Detecting bedform migration in Portsmouth Harbor, New Hampshire, USA, on relatively short spatial and temporal scales


Multibeam echosounder (MBES) systems have enjoyed recent popularity as a tool in bedform-migration studies due to their ability to produce high-resolution seafloor imagery with complete bottom coverage. Although shallow-water MBES systems may achieve decimeter-scale data resolution, the use of MBES to successfully detect and quantify bedform migration on short time-scales (days to weeks) where the migration distance is relatively small (< 1 m) remains limited by positioning uncertainty. In this study we evaluate short-term bedform migration and sediment transport in a bedform field at the entrance to Portsmouth Harbor, New Hampshire, USA. Bedform dynamics over 24-hour and multi-day periods were determined from high-resolution bathymetry (0.25 m grid resolution) acquired with a Kongsberg EM3002D MBES system. Position, heading and attitude data were acquired with an Applanix POS/MV system with integrated real-time kinematic GPS correctors, providing a horizontal positioning uncertainty of < 0.1 m at the GPS receiver. MBES surveys were conducted on June 8, 14 and 15 in 2007 and July 3 and 9 in 2008. Acoustic current meters were deployed at two stations within the survey area in 2008 to provide simultaneous observations of current velocities at a height of 1 m above the bottom. A new approach was developed and used for detecting and quantifying bedform migration from the bathymetry. Our approach utilizes a ridge-extraction algorithm to derive a binary map of dune-crest positions from the bathymetric surface, and then calculates the displacements of small (6.25 m2) subsets of dune crest. Preliminary results indicate that bedform migrations of ≥ 0.1 m were successfully resolved. Morphology of the bedform field is dominated by medium and large, two-dimensional, asymmetrical subaqueous dunes (0.4 to 0.8 m height, 8 to 16 m wavelength). Small, two-dimensional, ebb-oriented subaqueous dunes (0.3 m height, 5 m wavelength) line the eastern margin of the bedform field, which is adjacent to the channel thalweg. Initial analysis indicates that bedforms are active on 24-hour and multi-day cycles, with migrations of > 1.2 m observed on multi-day cycles. The highest bedform-migration rates are observed along the eastern margin where smaller dunes occur. In 2007 we observed a reciprocal pattern of bedform migration, in which dunes in the western half of the bedform field migrated in a net flood (northward) direction and dunes in the eastern half migrated in a net ebb (southward) direction. In 2008, the eastern dune population was still active and southward-migrating, though the western half of the bedform field appeared to be inactive. The observed pattern of bedform migration is supported by current-meter data from six tidal cycles (spring tidal conditions) during the 2008 experiment, which reveal a strong cross-channel difference in the flood and ebb currents. The data indicate ebb-current dominance in the eastern half of the study area and flood-current dominance in the western half of the study area. Individual bedforms cannot be tracked over the annual period (2007 to 2008) without a higher survey-repetition rate, suggesting that annual migration distances are comparable with or greater than the bedform wavelength, and/or that bedform morphology changes significantly over time-scales shorter than one year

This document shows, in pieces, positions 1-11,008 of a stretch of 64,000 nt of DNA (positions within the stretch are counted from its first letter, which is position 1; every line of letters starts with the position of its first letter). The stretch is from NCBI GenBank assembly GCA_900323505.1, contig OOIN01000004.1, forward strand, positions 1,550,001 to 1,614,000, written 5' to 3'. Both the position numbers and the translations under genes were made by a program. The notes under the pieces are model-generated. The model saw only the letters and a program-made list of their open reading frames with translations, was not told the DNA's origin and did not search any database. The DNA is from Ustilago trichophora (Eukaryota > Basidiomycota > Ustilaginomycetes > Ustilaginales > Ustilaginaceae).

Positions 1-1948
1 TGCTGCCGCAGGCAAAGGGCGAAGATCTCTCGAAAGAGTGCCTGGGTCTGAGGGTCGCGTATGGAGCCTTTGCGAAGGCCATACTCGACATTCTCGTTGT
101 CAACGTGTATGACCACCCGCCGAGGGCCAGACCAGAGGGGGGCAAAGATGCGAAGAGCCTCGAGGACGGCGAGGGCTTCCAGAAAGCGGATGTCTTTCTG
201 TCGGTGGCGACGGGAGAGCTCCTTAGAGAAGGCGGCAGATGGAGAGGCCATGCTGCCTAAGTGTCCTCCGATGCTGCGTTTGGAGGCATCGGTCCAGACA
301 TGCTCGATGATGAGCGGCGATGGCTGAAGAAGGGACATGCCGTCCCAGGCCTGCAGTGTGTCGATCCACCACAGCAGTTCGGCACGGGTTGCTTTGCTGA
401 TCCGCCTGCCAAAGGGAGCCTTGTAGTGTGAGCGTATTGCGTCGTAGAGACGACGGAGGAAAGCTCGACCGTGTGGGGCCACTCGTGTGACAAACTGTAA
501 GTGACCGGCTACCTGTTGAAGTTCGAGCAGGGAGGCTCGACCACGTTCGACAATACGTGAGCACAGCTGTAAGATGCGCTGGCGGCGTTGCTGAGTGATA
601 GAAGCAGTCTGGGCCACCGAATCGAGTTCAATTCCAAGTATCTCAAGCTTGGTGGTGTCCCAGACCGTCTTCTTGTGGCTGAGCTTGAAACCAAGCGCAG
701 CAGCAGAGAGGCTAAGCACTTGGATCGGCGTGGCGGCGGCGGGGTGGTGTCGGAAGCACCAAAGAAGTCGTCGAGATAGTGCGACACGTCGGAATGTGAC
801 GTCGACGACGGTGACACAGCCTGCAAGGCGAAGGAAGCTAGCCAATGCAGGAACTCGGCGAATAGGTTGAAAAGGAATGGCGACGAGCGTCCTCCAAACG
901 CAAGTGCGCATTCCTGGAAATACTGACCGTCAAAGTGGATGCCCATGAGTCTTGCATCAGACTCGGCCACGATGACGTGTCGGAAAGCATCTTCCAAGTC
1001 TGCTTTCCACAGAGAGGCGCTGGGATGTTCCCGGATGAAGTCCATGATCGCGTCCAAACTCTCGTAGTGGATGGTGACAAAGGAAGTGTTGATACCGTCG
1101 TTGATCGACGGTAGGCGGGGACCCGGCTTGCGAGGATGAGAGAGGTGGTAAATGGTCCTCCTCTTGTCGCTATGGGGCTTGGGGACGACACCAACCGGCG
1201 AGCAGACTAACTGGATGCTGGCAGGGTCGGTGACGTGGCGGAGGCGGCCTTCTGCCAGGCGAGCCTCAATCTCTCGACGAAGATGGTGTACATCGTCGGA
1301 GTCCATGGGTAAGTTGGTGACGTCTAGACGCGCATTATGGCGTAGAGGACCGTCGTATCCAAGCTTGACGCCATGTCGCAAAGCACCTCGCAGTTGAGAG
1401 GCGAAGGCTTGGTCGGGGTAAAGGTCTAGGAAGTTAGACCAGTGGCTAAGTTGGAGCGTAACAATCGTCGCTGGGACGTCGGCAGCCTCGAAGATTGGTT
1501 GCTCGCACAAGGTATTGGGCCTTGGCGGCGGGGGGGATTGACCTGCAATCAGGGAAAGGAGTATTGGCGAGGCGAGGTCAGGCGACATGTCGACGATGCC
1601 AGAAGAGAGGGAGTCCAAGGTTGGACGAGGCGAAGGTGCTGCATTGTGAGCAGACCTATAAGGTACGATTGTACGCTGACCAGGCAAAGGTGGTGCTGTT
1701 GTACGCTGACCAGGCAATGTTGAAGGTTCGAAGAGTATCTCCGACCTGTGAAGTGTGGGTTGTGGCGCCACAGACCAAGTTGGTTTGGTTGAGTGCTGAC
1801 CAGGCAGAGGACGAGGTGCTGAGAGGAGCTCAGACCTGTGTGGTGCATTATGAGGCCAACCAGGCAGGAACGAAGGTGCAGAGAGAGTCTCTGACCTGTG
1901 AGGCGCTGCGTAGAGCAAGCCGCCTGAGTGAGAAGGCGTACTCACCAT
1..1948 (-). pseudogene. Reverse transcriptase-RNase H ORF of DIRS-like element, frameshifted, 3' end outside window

Center for Coastal and Ocean Mapping

Publication Date

Fall 2008

Journal or Conference Title

Fall Meeting, American Geophysical Union (AGU)


89 (53)

Conference Date

Dec 15 - Dec 19, 2008

Publisher Place

San Francisco, CA, USA


American Geophysical Union Publications

Document Type

Conference Proceeding